New York Attorney General Andrew M. Cuomo reached an agreement with UnitedHealth Group, the nation’s second largest insurer and owner of the Ingenix databases that are used by most of the nation’s insurers and third-party administrators to determine payments for out-of- network care.
What drew the AG’s ire was the “usual, customary, and reasonable” reimbursement rates reported by the database company. Cuomo contended that the company had engaged in a “scheme to defraud consumers” by systematically underpaying patients by hundreds of millions of dollars over the last decade.
Under the terms of the agreement, the database of billing information operated by Ingenix will close. UnitedHealth agreed to pay $50 million to a not-for-profit organization that will establish a new, independent database to help determine fair out-of-network reimbursement rates for consumers.
In a separate agreement, Aetna will pay $20 million to help maintain the new database. UnitedHealth and Aetna contributed 70 percent of the billing information that made up the Ingenix database.
“Health insurers will no longer be able to distort their data, leaving patients with unfair bills,” says Cuomo.
Experts on benefits say that if the agreement results in higher payment rates for doctors, as is expected, self-insured employers will see their portion of out-of-network payments grow, while employers with fully insured plans will probably see their premiums increase as insurers pass on their increased costs.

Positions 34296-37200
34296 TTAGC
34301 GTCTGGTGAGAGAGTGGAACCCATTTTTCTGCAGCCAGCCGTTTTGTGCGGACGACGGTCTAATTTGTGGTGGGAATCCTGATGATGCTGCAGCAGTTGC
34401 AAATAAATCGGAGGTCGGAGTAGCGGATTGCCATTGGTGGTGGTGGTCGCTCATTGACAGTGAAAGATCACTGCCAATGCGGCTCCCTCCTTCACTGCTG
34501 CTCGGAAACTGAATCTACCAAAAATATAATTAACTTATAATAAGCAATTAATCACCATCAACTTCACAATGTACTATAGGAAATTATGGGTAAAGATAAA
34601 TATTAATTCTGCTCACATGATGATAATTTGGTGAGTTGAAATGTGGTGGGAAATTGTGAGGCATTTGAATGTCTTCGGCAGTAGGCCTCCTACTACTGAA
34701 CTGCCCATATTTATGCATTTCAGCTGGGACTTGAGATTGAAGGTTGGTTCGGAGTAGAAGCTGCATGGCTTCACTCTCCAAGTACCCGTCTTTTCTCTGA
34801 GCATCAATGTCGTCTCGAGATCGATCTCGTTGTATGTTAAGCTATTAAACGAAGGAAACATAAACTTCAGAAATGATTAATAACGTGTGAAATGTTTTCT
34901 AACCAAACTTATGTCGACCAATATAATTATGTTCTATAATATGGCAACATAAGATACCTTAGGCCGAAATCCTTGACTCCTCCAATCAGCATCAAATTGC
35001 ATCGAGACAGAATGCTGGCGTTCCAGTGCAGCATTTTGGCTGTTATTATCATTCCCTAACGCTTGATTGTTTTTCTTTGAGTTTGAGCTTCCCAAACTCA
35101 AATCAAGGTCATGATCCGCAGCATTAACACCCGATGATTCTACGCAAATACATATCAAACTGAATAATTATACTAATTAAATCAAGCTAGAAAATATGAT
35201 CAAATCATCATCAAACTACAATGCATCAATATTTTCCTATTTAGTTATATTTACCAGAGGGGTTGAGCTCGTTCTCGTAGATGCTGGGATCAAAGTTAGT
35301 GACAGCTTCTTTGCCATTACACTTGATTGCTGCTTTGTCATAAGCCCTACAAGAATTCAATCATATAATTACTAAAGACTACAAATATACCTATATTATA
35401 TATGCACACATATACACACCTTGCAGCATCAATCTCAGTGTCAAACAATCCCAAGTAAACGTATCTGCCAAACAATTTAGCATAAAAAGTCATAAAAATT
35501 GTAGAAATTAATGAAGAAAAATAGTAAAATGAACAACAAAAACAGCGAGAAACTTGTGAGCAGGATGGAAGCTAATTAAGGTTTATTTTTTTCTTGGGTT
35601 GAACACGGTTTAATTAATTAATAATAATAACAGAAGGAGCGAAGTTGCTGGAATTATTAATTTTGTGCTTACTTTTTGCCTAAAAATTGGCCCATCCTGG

Cynthia Michener, a spokeswoman for Aetna, says the company will not look to managed care organizations or health insurers to help pay for the costs to maintain the database by the not-for-profit company.
The new database will only be used for out-of-network claims for health plans that define the benefit in terms of “prevailing charge” or UCR charge.
Joe Paduda, principal of Health Strategy Associates, a consulting company, and author of the health blog “Managed Care Matters,” says it is too early to tell how this settlement will affect insurers. He points out on his blog that “providers that are paid by UCR will find it much easier to challenge the amount they are reimbursed.”